Recently, I attended a “gallery walk” of innovative technology and experimental products that Intuit engineers and product developers are working on. On hand for one-on-one discussions were the men and women who head up various research and development innovation teams that are focusing on a wide range of technologies, including everything from the use of artificial intelligence to wearables. In addition, the event offered a glimpse at how virtual and augmented reality, as well as voice and chatbot technologies, could be integrated into future Intuit products and platforms.

In some cases, the ideas of the engineers are already making their way into the platforms on which millions of individuals and small businesses manage their finances (e.g., Mint, TurboTax, QuickBooks, etc.). For example, “anonymized” machine learning and artificial intelligence approaches are being used to help make the software more intuitive — anticipating what the user will do next, or what information the user is seeking before they even ask.

Intuit demonstrated how hundreds of products from other companies are being integrated into QuickBooks. For example, QuickBooks now integrates with Gmail which lets users invoice clients via the e-mail service. Another team is working on integrating QuickBooks into real-time video conferencing like Google’s Hangouts chat.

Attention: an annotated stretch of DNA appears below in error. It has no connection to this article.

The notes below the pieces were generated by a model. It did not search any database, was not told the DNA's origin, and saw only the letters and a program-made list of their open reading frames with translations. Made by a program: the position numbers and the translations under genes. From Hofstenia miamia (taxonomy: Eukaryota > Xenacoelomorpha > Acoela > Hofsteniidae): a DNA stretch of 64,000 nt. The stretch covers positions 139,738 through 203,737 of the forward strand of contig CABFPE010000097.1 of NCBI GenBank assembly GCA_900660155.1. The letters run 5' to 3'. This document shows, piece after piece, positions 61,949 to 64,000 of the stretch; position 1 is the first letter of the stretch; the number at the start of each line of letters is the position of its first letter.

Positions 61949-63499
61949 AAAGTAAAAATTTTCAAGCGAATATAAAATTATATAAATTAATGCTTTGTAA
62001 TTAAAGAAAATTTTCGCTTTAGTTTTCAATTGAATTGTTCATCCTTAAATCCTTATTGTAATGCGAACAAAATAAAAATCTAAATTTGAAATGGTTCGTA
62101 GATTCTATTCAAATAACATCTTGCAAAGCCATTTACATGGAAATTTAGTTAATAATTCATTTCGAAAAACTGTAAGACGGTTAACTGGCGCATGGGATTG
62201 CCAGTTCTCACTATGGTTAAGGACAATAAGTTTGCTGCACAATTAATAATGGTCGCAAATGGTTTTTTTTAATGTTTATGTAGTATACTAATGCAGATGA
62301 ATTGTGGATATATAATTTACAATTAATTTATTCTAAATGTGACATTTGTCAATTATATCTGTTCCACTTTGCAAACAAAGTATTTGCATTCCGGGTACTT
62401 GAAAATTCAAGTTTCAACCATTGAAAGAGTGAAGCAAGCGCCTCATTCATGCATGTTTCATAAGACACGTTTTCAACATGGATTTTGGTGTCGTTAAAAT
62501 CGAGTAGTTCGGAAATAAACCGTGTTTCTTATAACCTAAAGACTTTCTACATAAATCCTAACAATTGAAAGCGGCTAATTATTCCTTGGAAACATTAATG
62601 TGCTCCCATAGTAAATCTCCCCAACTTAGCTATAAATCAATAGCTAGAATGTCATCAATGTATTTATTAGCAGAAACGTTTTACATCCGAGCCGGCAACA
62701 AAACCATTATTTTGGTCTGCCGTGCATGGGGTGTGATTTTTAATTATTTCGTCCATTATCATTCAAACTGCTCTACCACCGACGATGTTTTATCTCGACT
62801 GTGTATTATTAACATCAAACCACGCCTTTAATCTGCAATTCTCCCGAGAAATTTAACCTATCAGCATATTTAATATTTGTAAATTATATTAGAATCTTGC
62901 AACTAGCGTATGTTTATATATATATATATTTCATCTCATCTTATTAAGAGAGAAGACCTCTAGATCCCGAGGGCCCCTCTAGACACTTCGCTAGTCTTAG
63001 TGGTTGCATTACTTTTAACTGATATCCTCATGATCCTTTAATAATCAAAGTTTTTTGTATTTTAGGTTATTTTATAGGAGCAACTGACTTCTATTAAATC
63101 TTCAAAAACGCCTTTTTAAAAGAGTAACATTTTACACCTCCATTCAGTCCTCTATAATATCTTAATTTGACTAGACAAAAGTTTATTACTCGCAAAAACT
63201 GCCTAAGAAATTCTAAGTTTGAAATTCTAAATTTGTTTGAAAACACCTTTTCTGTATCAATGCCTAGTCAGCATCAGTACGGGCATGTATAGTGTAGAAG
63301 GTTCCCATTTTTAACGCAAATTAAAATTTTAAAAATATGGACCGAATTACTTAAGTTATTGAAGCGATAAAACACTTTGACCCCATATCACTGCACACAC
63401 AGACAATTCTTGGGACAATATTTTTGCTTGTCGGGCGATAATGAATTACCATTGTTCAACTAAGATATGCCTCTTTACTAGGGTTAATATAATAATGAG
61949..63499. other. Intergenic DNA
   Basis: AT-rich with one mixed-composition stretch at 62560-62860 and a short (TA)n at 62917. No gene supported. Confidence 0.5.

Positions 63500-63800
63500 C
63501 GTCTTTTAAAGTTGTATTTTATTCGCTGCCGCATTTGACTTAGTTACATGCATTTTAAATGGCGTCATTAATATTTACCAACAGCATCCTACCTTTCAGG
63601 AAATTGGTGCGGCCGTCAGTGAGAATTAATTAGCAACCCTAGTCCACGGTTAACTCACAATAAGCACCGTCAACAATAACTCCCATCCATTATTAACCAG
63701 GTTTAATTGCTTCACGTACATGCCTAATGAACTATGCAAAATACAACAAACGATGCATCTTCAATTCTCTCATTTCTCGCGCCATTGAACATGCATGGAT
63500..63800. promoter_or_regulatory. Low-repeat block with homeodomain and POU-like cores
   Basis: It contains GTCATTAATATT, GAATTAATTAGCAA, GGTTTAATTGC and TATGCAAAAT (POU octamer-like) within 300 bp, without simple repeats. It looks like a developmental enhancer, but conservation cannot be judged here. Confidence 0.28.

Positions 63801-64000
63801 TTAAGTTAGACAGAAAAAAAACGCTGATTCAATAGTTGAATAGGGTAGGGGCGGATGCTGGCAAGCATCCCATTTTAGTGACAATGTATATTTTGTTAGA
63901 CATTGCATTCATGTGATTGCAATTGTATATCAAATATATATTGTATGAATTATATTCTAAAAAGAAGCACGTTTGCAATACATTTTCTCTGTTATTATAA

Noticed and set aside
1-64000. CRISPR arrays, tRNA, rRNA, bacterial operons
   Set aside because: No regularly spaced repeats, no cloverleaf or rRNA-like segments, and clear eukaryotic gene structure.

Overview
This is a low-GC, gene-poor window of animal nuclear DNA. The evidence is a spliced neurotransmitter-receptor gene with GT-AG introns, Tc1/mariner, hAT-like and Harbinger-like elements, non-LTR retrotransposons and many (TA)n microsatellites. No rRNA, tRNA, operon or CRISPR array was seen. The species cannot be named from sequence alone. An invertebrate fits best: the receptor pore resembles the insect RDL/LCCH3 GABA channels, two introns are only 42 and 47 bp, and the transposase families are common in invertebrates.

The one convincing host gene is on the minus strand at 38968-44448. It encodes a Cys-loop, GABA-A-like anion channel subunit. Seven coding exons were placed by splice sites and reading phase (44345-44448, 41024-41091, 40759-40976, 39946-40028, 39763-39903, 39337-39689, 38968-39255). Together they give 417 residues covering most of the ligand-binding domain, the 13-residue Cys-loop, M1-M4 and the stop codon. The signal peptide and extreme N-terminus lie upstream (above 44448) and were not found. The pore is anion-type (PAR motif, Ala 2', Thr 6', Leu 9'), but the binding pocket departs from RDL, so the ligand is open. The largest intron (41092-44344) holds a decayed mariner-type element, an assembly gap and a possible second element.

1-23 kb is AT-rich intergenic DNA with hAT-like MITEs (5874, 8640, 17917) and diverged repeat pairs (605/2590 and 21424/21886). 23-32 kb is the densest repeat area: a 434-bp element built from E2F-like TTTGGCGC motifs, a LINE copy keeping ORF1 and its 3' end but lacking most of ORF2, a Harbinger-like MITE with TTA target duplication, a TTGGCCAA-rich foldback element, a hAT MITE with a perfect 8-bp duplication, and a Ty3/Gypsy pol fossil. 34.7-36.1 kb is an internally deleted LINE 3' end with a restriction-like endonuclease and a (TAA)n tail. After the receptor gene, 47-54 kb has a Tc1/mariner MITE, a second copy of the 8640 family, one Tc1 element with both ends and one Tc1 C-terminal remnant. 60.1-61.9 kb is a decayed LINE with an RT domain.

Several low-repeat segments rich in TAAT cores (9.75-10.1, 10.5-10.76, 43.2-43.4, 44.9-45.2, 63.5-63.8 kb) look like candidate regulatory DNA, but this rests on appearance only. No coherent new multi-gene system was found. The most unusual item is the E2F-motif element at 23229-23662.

While such uses seem logical, other projects are more blue-sky and may not lead to specific products or features. For example, there was a mirror with an embedded “picture-in-a-picture” display of information the mirror’s technology anticipates you’ll want to know. Talk to your mirror via a Siri-like experience and a virtual assistant shares with you secure information from accounting or financial products from Intuit. (Across the room, a team from Mint was demoing Siri interacting with the personal finance platform Mint.)

Another team is working on possibilities related to the use of blockchain technology for moving sensitive information securely. Another, displayed in the cover photo above, is a business planning app that is using game-like metaphors and 3D virtual reality.

The reason to innovate

“Intuit has grown and thrived for more than three decades by consistently reimagining and reinventing ourselves,” Brad Smith, Intuit chairman, and chief executive officer told the analysts and media viewing Intuit’s new and prototype products. “At Intuit, we want to fall in love with our customer’s problems, not fall in love with our products. By doing that, the company can always be looking for ways to solve problems, and not sell features.”


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